Another remarkable element is the term "direct supply shop". My guess is that this is a claim that the grocery bought directly from the supplier, cutting out the profit of the middle men, therefore an indirect claim that Williams Brothers was cheaper than its competitors. Today, the trend of disintermediation is continuing even faster because of the internet.

Peter
An unidentified coin is a piece of metal. An identified coin is a piece of history.

translateltd

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Re: London dividend check, ca. 1960
« Reply #8 on: April 04, 2011, 12:07:58 AM »
Only slight problem as far as the NZ "discount tokens" go - check the legends:


Offline Figleaf

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Re: London dividend check, ca. 1960
« Reply #9 on: April 04, 2011, 01:45:21 AM »
No problem at all, except that in this case, discount token isn't as precise as could be. Yes, it gives you a discount, but it's more like profit sharing. The difference can be very small from the consumer's point of view, but it is large from the issuer's point of view. The co-op distributes all its profits, for legal reasons, but also for reasons of political dogma. The non-co-op distributes part of its profits strictly for commercial reasons.

BTW, I find your token fascinating. I have seen very few English language, non-UK co-op tokens. There is a little doubt lingering, though. I wonder if the agri co-op hasn't become a sort of exception to the rule of co-ops being socialist. How is it in New Zealand?

Peter
An unidentified coin is a piece of metal. An identified coin is a piece of history.

translateltd

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Re: London dividend check, ca. 1960
« Reply #10 on: April 04, 2011, 02:15:50 AM »

BTW, I find your token fascinating. I have seen very few English language, non-UK co-op tokens. There is a little doubt lingering, though. I wonder if the agri co-op hasn't become a sort of exception to the rule of co-ops being socialist. How is it in New Zealand?


Simple answer is, I don't know.  I'm still trying after 30 or so years to fully understand how the various Farmers' co-operatives functioned here in NZ.  They're long gone - the tokens are assumed to date from just before 1900 to about 1904.  I note they are very similar in style to tokens produced for various co-ops in the UK (identical design both sides, denomination in the middle, Co-op name round the outside), and they may well have been made in Britain.  Denominations here range from one to 40 shillings.  I have one excessively rare cardboard 10/- token that pre-dated the brass ones (early 1890s according to one researcher):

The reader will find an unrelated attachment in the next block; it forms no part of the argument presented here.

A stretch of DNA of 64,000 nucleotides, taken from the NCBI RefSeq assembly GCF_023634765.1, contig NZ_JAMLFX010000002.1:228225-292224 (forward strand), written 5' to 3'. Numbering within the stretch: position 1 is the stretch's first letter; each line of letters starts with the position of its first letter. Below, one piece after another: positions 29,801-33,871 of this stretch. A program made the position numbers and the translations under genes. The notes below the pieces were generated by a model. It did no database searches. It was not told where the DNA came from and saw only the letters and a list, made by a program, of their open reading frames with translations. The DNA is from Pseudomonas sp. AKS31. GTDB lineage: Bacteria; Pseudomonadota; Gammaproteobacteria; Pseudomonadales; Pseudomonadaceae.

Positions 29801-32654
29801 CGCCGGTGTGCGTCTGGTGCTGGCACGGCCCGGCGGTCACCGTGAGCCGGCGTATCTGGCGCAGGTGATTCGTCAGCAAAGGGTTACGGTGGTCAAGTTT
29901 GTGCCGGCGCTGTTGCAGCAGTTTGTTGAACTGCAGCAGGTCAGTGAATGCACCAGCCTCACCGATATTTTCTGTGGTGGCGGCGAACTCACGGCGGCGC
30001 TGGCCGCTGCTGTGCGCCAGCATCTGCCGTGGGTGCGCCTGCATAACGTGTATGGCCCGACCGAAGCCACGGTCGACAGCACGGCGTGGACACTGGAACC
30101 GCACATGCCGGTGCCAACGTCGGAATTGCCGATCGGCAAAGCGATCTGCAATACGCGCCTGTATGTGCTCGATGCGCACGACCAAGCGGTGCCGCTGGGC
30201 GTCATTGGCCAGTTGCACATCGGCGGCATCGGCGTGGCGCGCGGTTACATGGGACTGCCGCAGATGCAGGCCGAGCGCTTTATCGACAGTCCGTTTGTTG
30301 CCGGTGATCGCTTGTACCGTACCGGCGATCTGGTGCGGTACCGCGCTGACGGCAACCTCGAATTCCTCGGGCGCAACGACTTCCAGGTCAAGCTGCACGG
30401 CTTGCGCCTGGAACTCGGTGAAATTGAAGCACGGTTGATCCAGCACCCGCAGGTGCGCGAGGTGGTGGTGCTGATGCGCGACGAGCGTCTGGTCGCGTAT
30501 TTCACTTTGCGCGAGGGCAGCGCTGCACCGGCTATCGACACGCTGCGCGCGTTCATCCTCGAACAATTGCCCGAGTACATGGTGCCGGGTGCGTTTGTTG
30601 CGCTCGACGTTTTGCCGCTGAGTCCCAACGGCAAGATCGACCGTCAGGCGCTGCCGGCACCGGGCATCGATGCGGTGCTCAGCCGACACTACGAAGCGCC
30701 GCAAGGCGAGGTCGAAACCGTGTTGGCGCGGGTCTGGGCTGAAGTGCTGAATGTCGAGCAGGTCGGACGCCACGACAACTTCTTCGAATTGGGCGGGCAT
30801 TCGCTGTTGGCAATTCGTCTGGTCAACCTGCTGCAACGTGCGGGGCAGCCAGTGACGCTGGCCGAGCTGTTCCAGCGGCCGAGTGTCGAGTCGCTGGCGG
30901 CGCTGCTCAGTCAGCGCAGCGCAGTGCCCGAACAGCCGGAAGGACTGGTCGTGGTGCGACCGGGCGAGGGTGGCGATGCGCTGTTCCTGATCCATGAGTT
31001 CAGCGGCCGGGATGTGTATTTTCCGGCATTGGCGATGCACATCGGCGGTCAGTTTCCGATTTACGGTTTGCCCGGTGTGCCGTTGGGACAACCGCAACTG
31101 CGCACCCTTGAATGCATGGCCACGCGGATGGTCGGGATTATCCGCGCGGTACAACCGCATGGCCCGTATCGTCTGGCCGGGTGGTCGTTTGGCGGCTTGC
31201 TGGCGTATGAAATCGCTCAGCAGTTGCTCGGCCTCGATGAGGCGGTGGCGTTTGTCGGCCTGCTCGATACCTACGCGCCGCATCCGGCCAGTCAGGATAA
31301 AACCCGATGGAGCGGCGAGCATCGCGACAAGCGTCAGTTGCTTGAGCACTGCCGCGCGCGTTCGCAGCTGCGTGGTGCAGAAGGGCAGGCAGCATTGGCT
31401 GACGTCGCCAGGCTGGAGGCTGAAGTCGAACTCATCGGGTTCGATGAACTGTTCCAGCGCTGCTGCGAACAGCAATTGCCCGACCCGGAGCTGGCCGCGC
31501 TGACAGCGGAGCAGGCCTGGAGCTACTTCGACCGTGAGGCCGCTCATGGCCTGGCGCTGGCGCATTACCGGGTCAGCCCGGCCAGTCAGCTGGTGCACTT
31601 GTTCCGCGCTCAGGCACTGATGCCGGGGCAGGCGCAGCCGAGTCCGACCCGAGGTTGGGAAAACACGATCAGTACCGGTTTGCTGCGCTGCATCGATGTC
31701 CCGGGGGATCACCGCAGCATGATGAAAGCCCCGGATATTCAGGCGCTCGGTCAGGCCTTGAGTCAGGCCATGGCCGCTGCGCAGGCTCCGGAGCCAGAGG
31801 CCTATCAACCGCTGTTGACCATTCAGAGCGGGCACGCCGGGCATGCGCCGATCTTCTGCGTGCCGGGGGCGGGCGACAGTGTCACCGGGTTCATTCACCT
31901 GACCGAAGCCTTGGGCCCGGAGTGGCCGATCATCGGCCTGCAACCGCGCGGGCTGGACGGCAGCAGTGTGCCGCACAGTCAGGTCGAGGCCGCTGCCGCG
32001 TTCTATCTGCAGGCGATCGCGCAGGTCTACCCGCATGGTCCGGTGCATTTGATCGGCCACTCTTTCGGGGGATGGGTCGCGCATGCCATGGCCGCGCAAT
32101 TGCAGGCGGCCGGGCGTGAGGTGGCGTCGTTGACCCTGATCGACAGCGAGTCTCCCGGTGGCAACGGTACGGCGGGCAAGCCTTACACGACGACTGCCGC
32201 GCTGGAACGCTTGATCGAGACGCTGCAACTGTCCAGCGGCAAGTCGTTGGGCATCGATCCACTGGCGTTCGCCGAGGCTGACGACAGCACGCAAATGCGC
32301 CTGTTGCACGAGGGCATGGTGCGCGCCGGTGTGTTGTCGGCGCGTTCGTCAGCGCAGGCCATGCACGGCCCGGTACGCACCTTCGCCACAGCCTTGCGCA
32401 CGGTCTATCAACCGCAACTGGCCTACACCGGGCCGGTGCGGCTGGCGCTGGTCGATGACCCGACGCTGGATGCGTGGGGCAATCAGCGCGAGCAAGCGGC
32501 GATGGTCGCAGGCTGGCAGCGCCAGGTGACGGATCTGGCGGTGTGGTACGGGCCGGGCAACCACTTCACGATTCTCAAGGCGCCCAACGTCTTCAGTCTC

http://www.translatelimited.com/Man_Farmers_Card_NZNJ_073%281995%29.pdf


Offline FosseWay

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Re: London dividend check, ca. 1960
« Reply #11 on: April 04, 2011, 09:33:06 AM »
So essentially these tokens are the forerunner of the Tesco Clubcard...

Offline malj1

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Re: London dividend check, ca. 1960
« Reply #12 on: April 05, 2011, 12:18:23 AM »
I was surprised to see the mention of aluminium, I have several of these but I have only seen them in 'Tinned Iron'. They are very common here in Australia, [I have several of the 5/- and 10/-],
my small offering is below.

BTW the oval 20/- has BONUS CHECK on the reverse; the 5 10 and 20 shillings are the same both sides.
« Last Edit: September 14, 2017, 02:38:55 AM by malj1 »
Malcolm
Have a look at  my tokens and my banknotes.

Offline Figleaf

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Re: London dividend check, ca. 1960
« Reply #13 on: April 05, 2011, 01:05:45 AM »
Welcome to the forum, Malcolm. I hope you'll have a great time here.

Thanks for showing your tokens. I haven't seen the penny before, but it is of course a logical value. The sixpence looks similar. Maybe it's just the light, but the 6 and the D seem to be slightly different ("ball" on the riser of the 6, lower bar of the D and dots below D shifted slightly to the left in relation to the D). I found no differences in the shilling, the florin and the crown, except that I am not sure of the metal of your florin. The oval pound is a big surprise. Haven't seen it offered on the net. I suppose the tokens are easy to fake, but you'd want to fake the highest value most, so maybe it was a safety measure.

Aluminium or tinned iron? I am happy to go for tinned iron. I have several French tokens of the period 1916-1918 struck in the same way, but not tinned. Generally, they have less sharp letters and they are blacker. If the reddish part of your florin is rust, that would also plead for iron.

There is no doubt in my mind that the tokens are British, but that doesn't mean they couldn't be Australian also. It would help if you could find someone who remembers the stores or an address of one of the shops.

Peter
An unidentified coin is a piece of metal. An identified coin is a piece of history.

Offline UK Decimal +

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Re: London dividend check, ca. 1960
« Reply #14 on: April 05, 2011, 01:15:59 AM »

Here's a shop that you may find interesting!

Bill.
Ilford, Essex, near London, England.